establishing a first expression quantifying the unwanted dynamics of said response of said physical system, said first expression defining said unwanted dynamics of said response as a function of an instantaneous position error and an instantaneous velocity error;

minimizing said first expression to produce a filter expression, said filter expression being a function of three coefficients and an arbitrary time delay greater than zero;

filtering a desired motion signal input with said filter expression, producing said filtered motion signal input; and

controlling said physical system based on said filtered motion signal input whereby the unwanted dynamics are minimized.

12. The method of claim 11, wherein the step of establishing said first expression further comprises the step of establishing said first expression as J(t)=1/2e^{T} (t)W_{1} e(t)+1/2e^{T} (t)W_{2} e(t), wherein J(t) is defined as a cost function associated with the physical system, t is defined as time, e(t) is defined as said instantaneous position error, e(t) is defined as said instantaneous velocity error, T is defined as said arbitrary delay, and W_{1} and W_{2} are weighting matrices.

13. The method of claim 11, wherein the step of filtering said desired motion signal input with said filter expression further comprises the step of filtering said desired motion signal input with a filter expression that is defined as

y(t)=C_{1}u(t)+C_{2}u(t-T)+C_{3}u(t-2T),

where said filtered motion signal input is defined as y(t), said desired motion signal input is defined as u(t), u(t-T) and u(t-2T) are a number of time-delayed values of said desired motion signal input u(t), said coefficients are defined as C_{1}, C_{2} and C_{3}, respectively, where t is time, and T is said arbitrary time delay.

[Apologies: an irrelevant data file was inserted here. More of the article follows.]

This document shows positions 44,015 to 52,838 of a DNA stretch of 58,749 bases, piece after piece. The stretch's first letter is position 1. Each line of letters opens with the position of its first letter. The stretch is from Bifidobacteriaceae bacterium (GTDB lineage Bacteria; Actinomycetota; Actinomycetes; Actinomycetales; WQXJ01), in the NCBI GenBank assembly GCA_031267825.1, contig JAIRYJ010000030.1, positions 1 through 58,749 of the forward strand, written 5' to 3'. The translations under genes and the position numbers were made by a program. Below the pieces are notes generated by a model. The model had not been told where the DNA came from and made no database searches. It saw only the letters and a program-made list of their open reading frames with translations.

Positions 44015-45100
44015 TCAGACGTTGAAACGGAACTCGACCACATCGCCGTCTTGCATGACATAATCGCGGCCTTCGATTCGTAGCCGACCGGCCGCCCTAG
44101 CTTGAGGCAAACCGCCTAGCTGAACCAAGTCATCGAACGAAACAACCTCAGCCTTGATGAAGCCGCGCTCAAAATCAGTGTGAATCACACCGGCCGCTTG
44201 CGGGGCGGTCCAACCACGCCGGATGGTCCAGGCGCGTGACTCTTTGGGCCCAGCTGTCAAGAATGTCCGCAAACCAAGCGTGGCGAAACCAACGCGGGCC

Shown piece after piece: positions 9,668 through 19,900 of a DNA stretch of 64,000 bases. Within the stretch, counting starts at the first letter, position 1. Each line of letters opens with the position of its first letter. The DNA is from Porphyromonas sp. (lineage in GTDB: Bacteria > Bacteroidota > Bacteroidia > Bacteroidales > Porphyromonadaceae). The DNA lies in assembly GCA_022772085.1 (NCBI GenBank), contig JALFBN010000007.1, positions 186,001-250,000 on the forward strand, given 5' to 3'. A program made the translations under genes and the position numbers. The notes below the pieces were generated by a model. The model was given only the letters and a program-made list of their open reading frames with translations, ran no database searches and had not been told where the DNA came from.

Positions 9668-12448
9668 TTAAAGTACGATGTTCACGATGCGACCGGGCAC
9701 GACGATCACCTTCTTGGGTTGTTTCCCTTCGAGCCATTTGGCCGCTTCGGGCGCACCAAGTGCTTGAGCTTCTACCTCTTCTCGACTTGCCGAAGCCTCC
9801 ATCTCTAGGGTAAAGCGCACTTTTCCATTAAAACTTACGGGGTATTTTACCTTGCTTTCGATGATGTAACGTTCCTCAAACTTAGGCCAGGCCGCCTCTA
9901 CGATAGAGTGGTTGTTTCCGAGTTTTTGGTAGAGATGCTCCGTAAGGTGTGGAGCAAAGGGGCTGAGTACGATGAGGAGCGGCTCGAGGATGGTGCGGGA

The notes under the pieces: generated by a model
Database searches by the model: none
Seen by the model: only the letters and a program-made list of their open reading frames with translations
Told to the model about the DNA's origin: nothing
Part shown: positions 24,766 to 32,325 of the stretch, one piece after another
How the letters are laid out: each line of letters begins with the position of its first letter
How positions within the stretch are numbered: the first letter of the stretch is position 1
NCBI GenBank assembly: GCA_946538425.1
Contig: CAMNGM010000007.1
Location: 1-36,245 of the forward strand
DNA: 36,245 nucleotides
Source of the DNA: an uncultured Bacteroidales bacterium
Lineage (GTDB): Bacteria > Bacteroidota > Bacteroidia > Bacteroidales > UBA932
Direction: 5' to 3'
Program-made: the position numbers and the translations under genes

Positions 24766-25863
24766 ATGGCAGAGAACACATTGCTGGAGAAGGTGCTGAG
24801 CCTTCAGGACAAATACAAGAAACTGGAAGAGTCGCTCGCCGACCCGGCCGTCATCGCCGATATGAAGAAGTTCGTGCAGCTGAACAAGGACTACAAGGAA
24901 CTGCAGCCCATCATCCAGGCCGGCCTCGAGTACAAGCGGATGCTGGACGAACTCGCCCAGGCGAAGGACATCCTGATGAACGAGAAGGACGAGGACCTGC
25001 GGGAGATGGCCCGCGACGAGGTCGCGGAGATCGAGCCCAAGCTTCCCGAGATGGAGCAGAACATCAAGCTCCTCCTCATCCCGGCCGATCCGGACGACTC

14. A method for generating a filtered motion signal input to a physical system from a desired motion signal input to minimize a single mode of vibration in a response of the physical system, comprising the steps of:

determining a natural frequency ω_{n} and a damping ratio ζ of said physical system;

providing a filter expression defined as y(t)=C_{1} u(t)+C_{2} u(t-T)+C_{3} u(t-2T) , where said filtered motion signal input is defined as y(t), said desired motion signal input is defined as u(t), u(t-T) and u(t-2T) are a number of time-delayed values of said desired motion signal input u(t), said coefficients are defined as C_{1}, C_{2} and C_{3}, respectively, t is time, T is said arbitrary time delay greater than 0, and C_{1} =1/M, ##EQU18## and ##EQU19## where M is a scaling factor, generating said filtered motion signal input by filtering the desired motion signal input with said filter expression; and